NARCONON COMMENDS TEXAS – REHABILITATION NOT INCARCERATION
Narconon agrees that prison overcrowding is a national problem affecting numerous states throughout the country. Oftentimes our prisons are packed with non-violent drug offenders. Although diversion and rehabilitation programs exist in prisons with varying availability and success rates, as more people are convicted for drug related crimes the need for these programs is ever-increasing. Once incarcerated, many individuals who were merely drug addicts now become more serious criminals after being exposed to that element behind bars. If convicted of a felony their personal reputation is now marred and their ability to gain reputable employment is severely hindered.
Legislators in Texas, acknowledging this problem, have enacted state reform that has expanded substance abuse facilities giving addicts more options for treatment. This also makes it possible for judges to recommend treatment for non-violent drug offenders rather than incarceration in more cases. Reforms were also made to increase treatment availability within the prisons for those who could not avoid prison time for various reasons.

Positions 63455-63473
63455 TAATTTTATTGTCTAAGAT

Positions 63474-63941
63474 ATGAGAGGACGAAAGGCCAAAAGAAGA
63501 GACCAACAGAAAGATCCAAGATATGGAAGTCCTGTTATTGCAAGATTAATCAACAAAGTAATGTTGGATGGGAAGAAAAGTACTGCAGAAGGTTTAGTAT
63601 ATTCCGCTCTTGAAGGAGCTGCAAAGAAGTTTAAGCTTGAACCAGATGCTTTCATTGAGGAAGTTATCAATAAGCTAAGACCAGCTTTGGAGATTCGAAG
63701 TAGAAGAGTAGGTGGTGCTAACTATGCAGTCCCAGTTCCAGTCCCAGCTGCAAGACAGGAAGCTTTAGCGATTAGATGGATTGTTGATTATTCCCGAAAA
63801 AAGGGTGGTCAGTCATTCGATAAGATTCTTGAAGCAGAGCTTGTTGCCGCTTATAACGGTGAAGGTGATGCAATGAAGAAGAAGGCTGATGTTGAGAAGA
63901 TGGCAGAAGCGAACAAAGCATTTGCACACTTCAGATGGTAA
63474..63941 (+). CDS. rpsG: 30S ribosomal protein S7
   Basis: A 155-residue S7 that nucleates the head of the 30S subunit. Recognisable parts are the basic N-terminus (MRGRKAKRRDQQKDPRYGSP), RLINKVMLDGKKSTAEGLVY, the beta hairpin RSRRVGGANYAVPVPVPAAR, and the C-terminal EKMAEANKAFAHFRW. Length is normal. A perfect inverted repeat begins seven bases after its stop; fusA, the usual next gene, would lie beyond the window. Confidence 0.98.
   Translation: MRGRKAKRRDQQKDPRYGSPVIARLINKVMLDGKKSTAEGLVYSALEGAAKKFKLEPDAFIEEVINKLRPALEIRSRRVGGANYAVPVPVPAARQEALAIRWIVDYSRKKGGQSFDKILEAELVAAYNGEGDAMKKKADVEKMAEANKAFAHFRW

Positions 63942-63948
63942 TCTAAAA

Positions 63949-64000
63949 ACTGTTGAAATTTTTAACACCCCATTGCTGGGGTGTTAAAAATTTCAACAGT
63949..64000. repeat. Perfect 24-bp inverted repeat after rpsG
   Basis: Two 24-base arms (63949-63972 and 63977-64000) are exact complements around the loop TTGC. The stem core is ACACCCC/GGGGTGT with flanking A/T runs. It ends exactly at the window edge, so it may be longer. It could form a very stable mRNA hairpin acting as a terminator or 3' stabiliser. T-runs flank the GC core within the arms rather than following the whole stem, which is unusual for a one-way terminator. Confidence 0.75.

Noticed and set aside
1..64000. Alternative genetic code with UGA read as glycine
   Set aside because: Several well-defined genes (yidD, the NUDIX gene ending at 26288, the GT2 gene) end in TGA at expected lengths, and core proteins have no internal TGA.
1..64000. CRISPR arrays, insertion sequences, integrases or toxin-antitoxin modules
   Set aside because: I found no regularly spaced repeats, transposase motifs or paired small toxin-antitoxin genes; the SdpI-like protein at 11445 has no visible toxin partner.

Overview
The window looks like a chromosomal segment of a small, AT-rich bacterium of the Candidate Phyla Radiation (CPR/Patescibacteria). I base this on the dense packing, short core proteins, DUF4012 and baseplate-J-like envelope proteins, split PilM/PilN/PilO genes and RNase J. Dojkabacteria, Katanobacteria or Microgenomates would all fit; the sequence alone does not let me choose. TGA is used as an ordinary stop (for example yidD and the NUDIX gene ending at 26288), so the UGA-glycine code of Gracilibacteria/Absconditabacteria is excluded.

Texas’ prisons, much like Alaska’s, were overwhelmed by low-level drug and alcohol offenders and large numbers of mentally ill offenders who would be better served in community diversion, substance abuse, and mental health programs.
Led by Republican Rep. Jerry Madden, the 2007 Texas Legislature enacted sweeping prison reform to better protect the public and reduce costs. This reform focused on expanding substance abuse and community-based mental health treatment and diversion programs, as well as enacting parole reforms for non-violent, low-risk offenders. Texas invested $241 million in residential programs for people on probation, supervision with substance abuse treatment needs, expansion of halfway houses, a new mental health Pre-Trial Facility, a new in-prison treatment unit for DUI offenders, and thousands of new beds for in-prison intensive substance abuse treatment. The $241 million was a lot of money, but it was still just a fraction of what was being requested to build new prisons. These reforms eliminated Texas’ need to build more prisons, and for the first time in the state’s history, there is no waiting list for substance abuse treatment in Texas.
Narconon acknowledges Texas for allocating funds to help drug addicts rather than punish them. The long term benefits of increased availability and accessibility to treatment will undoubtedly be far reaching. Hopefully other states will see the value of such reforms and revise their own budgets to include more funding for rehabilitation rather than incarceration.
The Narconon drug rehab program, which began in prison and is now available throughout the world, has helped thousands of addicts get off drugs and become ethical and productive members of society.